Do you suffer from constant “ringing in the ears”?
An estimated 37% of adult Canadians (9.2 million) had experienced tinnitus in the past year. It was bothersome for 7%, affecting aspects of their lives such as sleep, concentration and mood. Although men were more likely than women to have tinnitus, they were also more likely to report that it was not bothersome.
Maybe it’s not ringing exactly. Some people describe it as hissing, buzzing, whistling, and roaring. Whatever noise it is, the real issue is something called tinnitus.
Tinnitus (“TIN-a-tus” or “Tin-EYE-tus”) is the medical term for the sensation of hearing sound in your ears or head when no external sound is present. The important thing to know is that tinnitus is not a condition or a disease. Instead, it’s a symptom — typically of something bigger, like an ear infection, high blood pressure or, most common, hearing loss.
What We Do
It is important to remember that tinnitus is a symptom, not a disease. The initial treatment should be directed toward looking for a medically treatable cause of the tinnitus, as the tinnitus may be a symptom of a more serious disorder. Anyone with tinnitus should have a complete audiological evaluation by a qualified audiologist.
A referral to an otolaryngologist may be recommended if a medical evaluation is warranted. Patients with tinnitus are often told that there is no medical cure or treatment for their condition. This is not entirely true. It can often be successfully managed.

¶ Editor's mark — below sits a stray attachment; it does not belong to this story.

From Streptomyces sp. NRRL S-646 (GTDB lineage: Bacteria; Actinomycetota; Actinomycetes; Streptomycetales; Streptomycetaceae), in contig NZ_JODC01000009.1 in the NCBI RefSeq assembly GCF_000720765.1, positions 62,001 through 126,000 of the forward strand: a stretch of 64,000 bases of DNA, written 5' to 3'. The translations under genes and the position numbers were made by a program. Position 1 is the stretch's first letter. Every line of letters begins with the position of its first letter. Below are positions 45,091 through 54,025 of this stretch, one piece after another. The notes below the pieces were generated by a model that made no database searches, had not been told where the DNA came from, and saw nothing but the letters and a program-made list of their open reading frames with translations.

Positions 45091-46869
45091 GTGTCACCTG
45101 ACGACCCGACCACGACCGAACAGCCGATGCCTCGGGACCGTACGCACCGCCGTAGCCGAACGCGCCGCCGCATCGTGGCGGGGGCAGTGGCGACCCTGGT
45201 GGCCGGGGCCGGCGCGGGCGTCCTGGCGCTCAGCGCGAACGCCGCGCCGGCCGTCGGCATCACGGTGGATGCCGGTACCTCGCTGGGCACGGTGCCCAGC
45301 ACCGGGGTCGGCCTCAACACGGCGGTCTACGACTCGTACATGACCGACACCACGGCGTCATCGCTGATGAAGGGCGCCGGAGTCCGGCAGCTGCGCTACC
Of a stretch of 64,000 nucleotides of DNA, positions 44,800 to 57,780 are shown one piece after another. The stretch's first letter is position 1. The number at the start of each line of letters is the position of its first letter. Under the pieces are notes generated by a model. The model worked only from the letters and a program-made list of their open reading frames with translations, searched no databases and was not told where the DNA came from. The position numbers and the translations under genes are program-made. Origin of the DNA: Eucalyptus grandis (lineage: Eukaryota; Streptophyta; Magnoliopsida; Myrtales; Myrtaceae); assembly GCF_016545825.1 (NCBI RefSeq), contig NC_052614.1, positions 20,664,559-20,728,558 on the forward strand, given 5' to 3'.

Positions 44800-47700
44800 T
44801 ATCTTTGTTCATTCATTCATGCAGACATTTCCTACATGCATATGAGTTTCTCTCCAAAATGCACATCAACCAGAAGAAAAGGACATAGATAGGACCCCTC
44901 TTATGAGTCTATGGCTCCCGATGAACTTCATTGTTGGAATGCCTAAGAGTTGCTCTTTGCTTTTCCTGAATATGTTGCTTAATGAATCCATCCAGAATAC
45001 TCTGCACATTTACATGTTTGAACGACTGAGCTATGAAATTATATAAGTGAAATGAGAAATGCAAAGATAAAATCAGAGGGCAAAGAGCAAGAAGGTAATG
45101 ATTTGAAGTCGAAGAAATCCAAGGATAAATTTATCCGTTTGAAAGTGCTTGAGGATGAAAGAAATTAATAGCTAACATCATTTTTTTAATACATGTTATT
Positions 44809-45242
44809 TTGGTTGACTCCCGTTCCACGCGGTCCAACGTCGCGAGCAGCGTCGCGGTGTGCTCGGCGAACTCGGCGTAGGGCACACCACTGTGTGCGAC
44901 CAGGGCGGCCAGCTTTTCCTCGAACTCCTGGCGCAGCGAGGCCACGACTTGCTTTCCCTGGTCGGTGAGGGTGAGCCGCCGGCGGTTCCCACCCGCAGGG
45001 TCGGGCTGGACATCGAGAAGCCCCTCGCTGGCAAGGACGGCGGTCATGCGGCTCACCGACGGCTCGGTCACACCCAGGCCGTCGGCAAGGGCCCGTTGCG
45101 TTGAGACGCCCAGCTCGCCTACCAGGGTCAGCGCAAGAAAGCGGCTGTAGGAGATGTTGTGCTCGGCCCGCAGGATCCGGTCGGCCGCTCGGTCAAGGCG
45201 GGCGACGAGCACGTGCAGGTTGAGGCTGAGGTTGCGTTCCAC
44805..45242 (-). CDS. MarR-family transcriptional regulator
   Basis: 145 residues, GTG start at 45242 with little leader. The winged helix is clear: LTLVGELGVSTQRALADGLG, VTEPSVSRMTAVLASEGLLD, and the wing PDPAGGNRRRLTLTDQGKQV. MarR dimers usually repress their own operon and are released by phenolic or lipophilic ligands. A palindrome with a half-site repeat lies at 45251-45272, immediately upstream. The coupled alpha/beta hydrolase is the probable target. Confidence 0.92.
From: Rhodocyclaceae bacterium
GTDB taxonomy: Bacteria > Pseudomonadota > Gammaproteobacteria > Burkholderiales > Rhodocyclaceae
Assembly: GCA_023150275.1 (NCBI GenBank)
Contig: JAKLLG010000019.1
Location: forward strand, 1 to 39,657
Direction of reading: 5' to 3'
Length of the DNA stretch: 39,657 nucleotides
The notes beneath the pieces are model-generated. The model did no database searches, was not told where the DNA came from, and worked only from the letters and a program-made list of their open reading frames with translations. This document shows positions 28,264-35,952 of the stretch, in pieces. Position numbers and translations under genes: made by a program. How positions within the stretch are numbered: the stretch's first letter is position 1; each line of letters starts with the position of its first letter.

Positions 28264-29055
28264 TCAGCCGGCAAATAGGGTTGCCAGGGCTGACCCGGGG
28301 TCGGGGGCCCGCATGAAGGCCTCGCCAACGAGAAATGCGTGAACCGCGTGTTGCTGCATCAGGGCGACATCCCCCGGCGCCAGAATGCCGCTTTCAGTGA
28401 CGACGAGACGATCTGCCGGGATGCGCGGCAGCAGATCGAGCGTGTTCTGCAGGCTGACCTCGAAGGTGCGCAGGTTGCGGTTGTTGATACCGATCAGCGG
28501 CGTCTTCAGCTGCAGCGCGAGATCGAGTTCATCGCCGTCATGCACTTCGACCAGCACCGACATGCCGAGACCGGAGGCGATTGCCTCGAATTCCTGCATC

There are various treatments available which may give varying degrees of relief.
- Some 50 million American adults suffer from tinnitus (1 in 5) and According to Tinnitus Association of Canada as many as 360,000 Canadians suffer from annoying tinnitus. 150,000 Canadians experience a degree of tinnitus that significantly affects their quality of life.
- Tinnitus is the number 1 disability for military veterans.
- Tinnitus can occur at any age, and may begin suddenly or progress gradually
Common Causes Of Tinnitus
- Noise exposure (e.g., from shooting, loud music, or machines at work)
- Age related hearing dysfunction or Presbycusis
- Temporal mandibular joint disorders
- Congenital sensory hearing loss
- Head injury
- Meniere’s disease
- Inflammatory disorders, e.g., arthritis
- Metabolic disorders, e.g., hyperlipidemia
- Neurologic disorders, e.g., multiple sclerosis
- Vestibular schwannoma, e.g., eighth nerve tumor
- Side effects from medication